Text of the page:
Heaney Interview/Institute Needs Repair/Irish Times Shortlist – Poetry News Roundup February 4th

We begin the week here on My Poetic Side with a look at a selection of poetry-related news articles including a radio interview with Marie Heaney, an institute in dire need of repair and the shortlist for this year’s “Irish Times” Poetry Now award.

Heaney’s Widow Reads Love Poem

On Friday the Today Programme featured a segment in celebration of St Brigid’s Day. Marie Heaney, widow to Seamus Heaney, the Irish poet, was one of the guests.

St Brigid is one of the Patron Saints of Ireland, and Mrs Heaney recited a poem that her husband had written St Brigid and herself.

She and her daughter then went on to speak about the poet’s love of poetry and women. Their appearance on the programme was just one of many events that were scheduled to take place over the weekend in celebration of St Brigid’s Day.

Heaney who won the Nobel prize in 1995 for literature passed away in 2013.

Institute Named After Poet in Need of Renovation

The Elizabeth Barrett Browning Institute, named after the poet of the same name, has come in for some criticism recently as it is looking seriously run down.

Criticisms have been made to Ledbury Places, the organisation who are charged with the upkeep of the late Victorian building, that the interior of the building, in particular, is looking very shoddy. Ledbury places have responded to these remarks saying that a great deal of money has in fact already been spent but it is a case of prioritising their limited funds to carry out the most essential works. There have been two lottery bids made in the hope of acquiring additional funds for the building, but they have been unsuccessful.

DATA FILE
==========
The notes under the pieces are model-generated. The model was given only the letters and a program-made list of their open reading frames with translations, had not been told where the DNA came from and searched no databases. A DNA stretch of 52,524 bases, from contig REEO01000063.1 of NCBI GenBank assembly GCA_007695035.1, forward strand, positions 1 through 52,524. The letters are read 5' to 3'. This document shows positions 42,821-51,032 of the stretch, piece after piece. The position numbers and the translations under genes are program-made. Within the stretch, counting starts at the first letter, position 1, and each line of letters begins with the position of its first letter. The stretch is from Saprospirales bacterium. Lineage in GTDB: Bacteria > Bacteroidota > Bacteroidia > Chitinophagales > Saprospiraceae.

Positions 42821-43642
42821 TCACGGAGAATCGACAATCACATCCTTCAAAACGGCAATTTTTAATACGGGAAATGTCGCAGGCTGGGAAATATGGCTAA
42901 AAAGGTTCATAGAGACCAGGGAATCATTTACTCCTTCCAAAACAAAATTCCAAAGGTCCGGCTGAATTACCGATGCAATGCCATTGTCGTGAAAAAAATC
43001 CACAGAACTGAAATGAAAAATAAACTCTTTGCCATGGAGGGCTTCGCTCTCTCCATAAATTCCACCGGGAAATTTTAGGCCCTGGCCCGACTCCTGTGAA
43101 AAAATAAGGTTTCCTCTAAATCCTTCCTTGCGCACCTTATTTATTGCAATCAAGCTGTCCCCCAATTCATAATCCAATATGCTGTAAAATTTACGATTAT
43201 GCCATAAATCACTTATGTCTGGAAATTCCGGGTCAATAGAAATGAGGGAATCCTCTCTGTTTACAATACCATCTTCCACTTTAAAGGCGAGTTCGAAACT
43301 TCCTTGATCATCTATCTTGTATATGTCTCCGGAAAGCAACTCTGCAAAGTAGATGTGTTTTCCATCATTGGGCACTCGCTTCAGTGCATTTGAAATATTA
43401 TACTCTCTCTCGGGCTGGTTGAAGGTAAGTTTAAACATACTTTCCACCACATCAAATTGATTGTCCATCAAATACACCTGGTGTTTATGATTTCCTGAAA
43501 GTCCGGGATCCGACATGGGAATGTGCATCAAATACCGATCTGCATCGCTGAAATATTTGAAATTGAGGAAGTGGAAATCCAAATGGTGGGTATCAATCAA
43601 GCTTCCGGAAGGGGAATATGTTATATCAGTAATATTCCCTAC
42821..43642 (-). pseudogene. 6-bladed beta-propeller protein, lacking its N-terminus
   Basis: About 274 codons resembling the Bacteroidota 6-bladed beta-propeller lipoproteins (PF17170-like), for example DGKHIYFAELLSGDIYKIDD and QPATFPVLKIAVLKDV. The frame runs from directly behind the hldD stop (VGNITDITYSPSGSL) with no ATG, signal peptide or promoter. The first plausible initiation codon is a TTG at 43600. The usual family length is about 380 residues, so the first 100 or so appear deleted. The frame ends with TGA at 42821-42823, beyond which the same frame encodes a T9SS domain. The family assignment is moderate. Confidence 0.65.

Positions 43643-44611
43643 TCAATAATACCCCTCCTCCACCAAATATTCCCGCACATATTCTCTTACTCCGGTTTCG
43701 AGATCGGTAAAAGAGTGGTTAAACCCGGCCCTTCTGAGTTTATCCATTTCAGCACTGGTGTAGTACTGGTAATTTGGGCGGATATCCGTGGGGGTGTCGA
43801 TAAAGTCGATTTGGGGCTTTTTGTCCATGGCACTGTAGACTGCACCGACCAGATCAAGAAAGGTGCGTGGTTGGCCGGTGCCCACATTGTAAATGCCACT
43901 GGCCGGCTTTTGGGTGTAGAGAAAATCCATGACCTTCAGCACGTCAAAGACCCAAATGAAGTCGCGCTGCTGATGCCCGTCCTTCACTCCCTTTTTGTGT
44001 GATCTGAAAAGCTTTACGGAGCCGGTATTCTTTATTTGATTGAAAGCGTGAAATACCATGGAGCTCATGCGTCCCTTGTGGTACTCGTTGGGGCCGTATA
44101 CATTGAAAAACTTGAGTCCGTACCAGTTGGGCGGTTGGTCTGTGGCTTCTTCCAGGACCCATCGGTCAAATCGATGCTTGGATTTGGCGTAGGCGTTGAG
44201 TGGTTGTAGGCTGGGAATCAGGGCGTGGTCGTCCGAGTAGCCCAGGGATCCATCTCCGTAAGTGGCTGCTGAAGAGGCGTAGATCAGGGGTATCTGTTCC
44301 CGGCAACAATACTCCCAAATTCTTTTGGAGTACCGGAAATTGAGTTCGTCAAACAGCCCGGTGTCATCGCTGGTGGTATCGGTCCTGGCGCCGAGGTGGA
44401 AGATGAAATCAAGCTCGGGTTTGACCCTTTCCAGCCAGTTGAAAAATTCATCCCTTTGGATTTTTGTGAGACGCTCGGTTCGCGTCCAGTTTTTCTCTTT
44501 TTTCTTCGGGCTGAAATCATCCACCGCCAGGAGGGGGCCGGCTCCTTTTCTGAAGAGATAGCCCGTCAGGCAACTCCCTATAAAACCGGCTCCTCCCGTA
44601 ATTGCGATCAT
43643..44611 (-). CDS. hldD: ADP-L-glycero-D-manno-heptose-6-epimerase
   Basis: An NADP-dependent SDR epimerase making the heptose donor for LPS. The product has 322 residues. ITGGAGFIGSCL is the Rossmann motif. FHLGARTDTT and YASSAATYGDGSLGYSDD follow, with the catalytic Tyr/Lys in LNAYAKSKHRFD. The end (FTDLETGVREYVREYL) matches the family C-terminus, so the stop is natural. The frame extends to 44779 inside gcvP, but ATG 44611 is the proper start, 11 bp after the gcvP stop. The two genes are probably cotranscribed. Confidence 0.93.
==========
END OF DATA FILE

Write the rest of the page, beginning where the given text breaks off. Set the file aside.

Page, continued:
Early last year around £80,000 was spent on the outside of the building repairing the chimney stacks, gutters, roof and some of the walls. This work was deemed necessary to make the building watertight.

The main concerns that Ledbury Places have for the building relate to the clock tower, which they believe will need considerable work within the next five years. Emergency funds will need to be raised in order to carry out this work, and they are considering setting up a clock tower fund.

The Institute was opened in 1896 and was initially just a reading room. It became the town library in 1938 and until a few years ago remained in use as a library.

“Irish Times” Poetry Now Shortlist

Six poets have been named on the shortlist for this year’s “Irish Times” Poetry Now award which has a first prize of €2,000.

The list includes a writer who has previously won twice, Derek Mahon, and a further five poets, Eva Bourke, Ailbhe Darcy, Martina Evans, Tom French and Leanne O’Sullivan.

The award has been running since 2005 and this year the winner will be announced as part of the Mountain-to-Sea book festival which will take place in late March in Dun Laoghaire.

The winning poet will join a list of previous winners including Seamus Heaney, Harry Clifton, Sinead Morrisey, Paddy Bushe and last year’s winner, Leontia Flynn.

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